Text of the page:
How much might makes right?

Could the military or police fix socio-economic problems?

These questions recently came to mind with the media uproar over President Trump’s threats to send “the Feds” to Chicago if they didn’t get control of the “carnage in the city.”

My gut reaction to this statement by Trump was to immediately write it off as more inflammatory rhetoric meant to disenfranchise. I searched the internet for a tweet from an opposing political point of view that articulated my reaction.

Reverend Jesse Jackson had tweeted in response to Trump, “We need a plan not threats. We need jobs, not jails.”

Since our political conversations are now reduced to 140 characters, I thought this pretty much summed up my feelings on the matter and I eagerly posted my little diatribe on Facebook.

But as the day wore on I couldn’t help feeling this conversation needed to expand beyond a couple of tweets. I read articles from a variety of sources and listened to Rahm Emanuel’s breakdown that ‘the Feds’ could mean a variety of resources which would be welcomed, but “National Guard troops were out of the question.”

Meanwhile my Facebook page exploded with arguments from both sides of “the might makes right” camps. Hoping that these friends would illuminate some of the nuance that Rahm Emanuel responded with, I was sorely disappointed. It was a run of the mill argument along the usual lines, with news articles and internet found statistics backing up either side (We are all familiar with this form of political discourse on Facebook) Basically… Chicago’s inner city is in a state of anarchy that requires more boots on the ground. And the flip side- Why do Republicans always want the government to get involved with more militarization and policing, but want the government to stay out of funding social programs?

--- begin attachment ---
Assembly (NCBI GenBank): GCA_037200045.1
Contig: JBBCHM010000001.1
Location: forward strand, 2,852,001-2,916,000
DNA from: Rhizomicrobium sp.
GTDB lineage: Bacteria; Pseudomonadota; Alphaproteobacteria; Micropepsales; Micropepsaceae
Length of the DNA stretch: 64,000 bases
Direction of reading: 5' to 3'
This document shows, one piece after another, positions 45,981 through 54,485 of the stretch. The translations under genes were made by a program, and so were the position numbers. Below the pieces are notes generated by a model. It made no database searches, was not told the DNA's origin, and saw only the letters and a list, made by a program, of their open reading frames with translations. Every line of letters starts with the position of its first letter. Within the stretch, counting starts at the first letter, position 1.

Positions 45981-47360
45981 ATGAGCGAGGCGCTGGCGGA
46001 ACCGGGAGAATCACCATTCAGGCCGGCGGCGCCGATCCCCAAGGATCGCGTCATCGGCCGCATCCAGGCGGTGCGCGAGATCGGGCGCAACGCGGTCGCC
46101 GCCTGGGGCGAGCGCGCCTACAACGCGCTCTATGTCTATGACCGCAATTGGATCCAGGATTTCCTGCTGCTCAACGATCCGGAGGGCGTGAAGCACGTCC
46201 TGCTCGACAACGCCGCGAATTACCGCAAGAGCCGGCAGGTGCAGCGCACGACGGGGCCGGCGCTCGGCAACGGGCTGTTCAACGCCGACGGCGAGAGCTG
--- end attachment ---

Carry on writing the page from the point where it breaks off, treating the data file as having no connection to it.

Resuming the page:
Deeply unsatisfied with this nebulous debate, I went searching for answers in person. I sat down with a close friend that is a former narcotics investigator and asked her directly, “Could the Feds fix a crime problem?”

She laughed, “Depends on what you mean by the Feds.”

She went on to reiterate much of what Rahm Emanuel pointed out. There is always a need for more help in investigation and cooperation between departments. But she also said, “The National Guard would accomplish nothing. Most of the criminals in impoverished communities are institutionalized (meaning an established part of the community) and involved with drugs. A solution to the problem involves in-depth changes in culture and opportunities.”

To illustrate her point, my friend went on to tell me a story from her police years about a young woman that she picked up on felony narcotic charges. She said in a lot of narcotics police work, they offer lighter sentences to felons if they will “roll” on their contacts. She sat down with the girl and discussed the situation only to realize this girl had much bigger problems than the felony narcotics charge. This young woman had been sold by her foster mother in an exchange of sex for drugs to an older man since she was thirteen. The girl, who was almost 20 years old had 3 children by this man, had entered the cycle of drug trade to support herself. To ask this girl to return to this situation with a lighter sentence and an informant’s job, was going to do very little to solve the problems the girl faced and created for her community. My friend explained the situation to the DA. The judge sent the girl to some form of counseling program that would deal with both the drug and abuse issues the girl faced. My friend did not come across the girl again after that, so she knew very little about her ultimate fate. My friend’s point about the story was that she and the DA and the judge knew that jail time for this girl would only deepen the institutionalization of her criminal behavior.

Unfortunately an immediate punitive attack to a problem, does little more than a 140 word tweet or Facebook post does to solve the problem. As a society we are going to have to start addressing problems on a personal level, involving ourselves in communities that we are unfamiliar with and not assuming we have all the answers from a distance. We all need to take a hard look in the mirror and figure out how we need to change ourselves before we go out there and try to change others. And as far as asking the military to solve our internal socio-economic problems, we need look no further than the quagmires of our external nation building to recognize the inadequacies.

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